Faces of EHS

Faces of EHS: For Samson Largo, When You Have the Right Passion, You’ll End Up in the Right Place

Growing up in Kaduna City, Nigeria, Samson Largo watched his mother, Azumi Largo, now a retired nurse, take care of people and help them in his or her time of need. Largo recalls that while she didn’t work in the environmental, health, and safety (EHS) field, it was her passion that influenced and compelled him to help people as well.

“I have all these memories of some of the things that she did in the past as a nurse,” Largo recently shared with EHS Daily Advisor. “She took care of people without a second thought. Even if it was cleaning up their vomit. She didn’t care what the task was, she’d put on her gloves and clean it up. Time and time again I watched her do things like that. She never looked irritated or anything. She always gave her absolute best. So, when I started my career, and even now, whenever I remember those days, they give me a boost of energy and motivation. I get a lot of pleasure and joy helping people and making them safe and healthier in the workplace.”

In our latest “Faces of EHS” profile, meet Samson Largo. Largo is an Industrial Hygienist at Houston-based Freeport LNG, one of the largest U.S. exporters of liquefied natural gas (LNG). Read on to find out strategies he uses to make employees feel safe in the workplace, what he enjoys most about the industry, and more.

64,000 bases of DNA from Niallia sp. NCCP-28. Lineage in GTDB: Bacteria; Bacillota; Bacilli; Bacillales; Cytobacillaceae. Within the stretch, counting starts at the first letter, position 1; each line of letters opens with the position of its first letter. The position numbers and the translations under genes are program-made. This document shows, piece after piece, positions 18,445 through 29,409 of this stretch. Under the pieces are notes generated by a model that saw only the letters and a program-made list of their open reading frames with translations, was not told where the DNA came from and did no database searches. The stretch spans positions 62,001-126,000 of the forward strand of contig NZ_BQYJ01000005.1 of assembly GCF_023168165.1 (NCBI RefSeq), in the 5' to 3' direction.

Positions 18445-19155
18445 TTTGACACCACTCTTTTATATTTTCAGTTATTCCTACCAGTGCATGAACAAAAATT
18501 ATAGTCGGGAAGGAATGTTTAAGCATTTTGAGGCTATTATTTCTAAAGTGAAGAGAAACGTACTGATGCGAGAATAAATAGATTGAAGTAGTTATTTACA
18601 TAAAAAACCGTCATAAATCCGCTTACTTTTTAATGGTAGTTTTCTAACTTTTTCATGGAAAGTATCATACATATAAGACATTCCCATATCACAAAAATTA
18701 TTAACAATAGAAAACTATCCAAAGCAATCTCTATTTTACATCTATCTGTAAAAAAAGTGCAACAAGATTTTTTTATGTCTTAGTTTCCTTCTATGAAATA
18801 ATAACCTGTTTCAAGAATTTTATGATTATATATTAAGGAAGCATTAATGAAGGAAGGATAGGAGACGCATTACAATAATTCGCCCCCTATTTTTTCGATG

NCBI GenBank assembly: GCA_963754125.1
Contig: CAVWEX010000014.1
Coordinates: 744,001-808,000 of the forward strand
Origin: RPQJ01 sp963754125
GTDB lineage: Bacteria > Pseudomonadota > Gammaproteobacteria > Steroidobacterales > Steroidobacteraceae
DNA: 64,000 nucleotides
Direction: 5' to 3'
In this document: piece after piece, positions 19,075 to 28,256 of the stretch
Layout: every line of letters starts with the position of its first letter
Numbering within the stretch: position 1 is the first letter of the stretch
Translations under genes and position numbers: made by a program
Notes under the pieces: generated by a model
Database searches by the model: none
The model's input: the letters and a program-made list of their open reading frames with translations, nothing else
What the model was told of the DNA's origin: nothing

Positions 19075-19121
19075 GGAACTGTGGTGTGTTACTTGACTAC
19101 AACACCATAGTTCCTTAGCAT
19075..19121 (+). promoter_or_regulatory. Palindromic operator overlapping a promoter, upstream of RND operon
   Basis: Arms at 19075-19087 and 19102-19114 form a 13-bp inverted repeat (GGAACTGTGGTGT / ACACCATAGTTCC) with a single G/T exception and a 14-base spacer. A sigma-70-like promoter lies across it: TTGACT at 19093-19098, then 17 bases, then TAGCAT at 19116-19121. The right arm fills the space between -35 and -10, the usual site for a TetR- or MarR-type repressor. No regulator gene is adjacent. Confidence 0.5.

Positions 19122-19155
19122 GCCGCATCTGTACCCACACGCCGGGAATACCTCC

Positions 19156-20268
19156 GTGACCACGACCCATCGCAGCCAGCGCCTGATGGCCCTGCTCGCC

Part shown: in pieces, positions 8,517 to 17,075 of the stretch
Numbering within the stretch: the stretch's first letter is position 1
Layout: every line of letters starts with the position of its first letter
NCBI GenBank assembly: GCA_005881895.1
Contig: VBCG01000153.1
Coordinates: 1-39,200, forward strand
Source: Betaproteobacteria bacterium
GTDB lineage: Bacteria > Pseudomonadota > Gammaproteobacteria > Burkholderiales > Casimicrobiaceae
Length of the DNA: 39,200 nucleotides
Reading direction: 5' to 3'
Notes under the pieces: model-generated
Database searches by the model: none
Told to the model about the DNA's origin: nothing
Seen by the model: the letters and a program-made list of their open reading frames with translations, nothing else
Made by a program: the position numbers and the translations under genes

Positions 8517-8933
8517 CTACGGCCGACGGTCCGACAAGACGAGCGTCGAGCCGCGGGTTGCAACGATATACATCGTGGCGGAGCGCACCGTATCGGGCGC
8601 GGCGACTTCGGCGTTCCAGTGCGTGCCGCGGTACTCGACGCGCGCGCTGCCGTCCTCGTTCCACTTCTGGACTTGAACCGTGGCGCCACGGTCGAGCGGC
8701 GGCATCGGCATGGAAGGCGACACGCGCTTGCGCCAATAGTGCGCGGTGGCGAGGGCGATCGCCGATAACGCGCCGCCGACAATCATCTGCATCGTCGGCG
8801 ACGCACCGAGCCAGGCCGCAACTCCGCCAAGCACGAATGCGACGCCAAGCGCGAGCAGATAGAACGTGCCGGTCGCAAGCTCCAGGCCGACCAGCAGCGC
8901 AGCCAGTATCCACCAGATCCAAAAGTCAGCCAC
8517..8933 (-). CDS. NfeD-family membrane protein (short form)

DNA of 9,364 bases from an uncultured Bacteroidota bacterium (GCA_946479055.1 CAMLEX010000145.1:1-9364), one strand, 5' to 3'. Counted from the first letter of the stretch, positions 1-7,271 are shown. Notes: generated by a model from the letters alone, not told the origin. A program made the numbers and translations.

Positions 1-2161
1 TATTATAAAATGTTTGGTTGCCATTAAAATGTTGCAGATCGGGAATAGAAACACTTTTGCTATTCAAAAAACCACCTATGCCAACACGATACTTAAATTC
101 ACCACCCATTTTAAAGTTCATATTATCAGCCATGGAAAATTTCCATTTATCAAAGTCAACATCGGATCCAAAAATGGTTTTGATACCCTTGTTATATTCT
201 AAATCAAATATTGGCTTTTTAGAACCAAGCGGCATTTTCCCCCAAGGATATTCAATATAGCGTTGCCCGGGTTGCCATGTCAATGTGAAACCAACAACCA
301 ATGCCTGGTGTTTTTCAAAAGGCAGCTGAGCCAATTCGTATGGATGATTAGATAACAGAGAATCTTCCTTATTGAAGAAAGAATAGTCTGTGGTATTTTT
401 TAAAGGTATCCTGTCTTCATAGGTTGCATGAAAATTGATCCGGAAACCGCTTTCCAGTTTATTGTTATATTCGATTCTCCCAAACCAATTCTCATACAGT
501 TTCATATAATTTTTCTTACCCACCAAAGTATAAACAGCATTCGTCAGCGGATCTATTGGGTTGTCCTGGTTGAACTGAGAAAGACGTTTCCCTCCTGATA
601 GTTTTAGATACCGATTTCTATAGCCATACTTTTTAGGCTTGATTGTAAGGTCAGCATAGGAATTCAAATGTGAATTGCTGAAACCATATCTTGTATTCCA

How did you get your start in the field?

I came to the United States to attend medical school. However, things didn’t work out. I attended Utah State University and after expressing to one of my professors that I am a people person, he gave me a few recommendations for a career path. As you know, public health is very broad. He recommended public health education, industrial hygiene, and environmental science. When I looked at all three of them, I quickly had a strong connection with industrial hygiene because it’s heavy on people. Ultimately, that is what led me towards industrial hygiene and how all of this came about. I graduated with my Bachelor’s in Public Health with an emphasis in Industrial Hygiene. And then I received my master’s degree from Indiana State University in Occupational Safety Management.

What’s your favorite part about working in the industry? What’s your least favorite part and how would you change it?

My favorite part is when employees are safer in the workplace. When management, employees, and safety professionals are able to come together to bring about a safer work environment is a great feeling. The challenging thing about working in the oil and gas industry, for me, is the hesitation of some employees, management, and companies to accept change that is determined to be of great help to everyone. As you know a lot of people like to stick with what they know or what they’re used to. And that, at times, can be frustrating because people may not be ready to accept some of the groundbreaking discoveries that have been made to keep people safe in the workplace.

That’s amazing. In your role, how do you help people feel comfortable and safe to accept these “groundbreaking discoveries” in the workplace?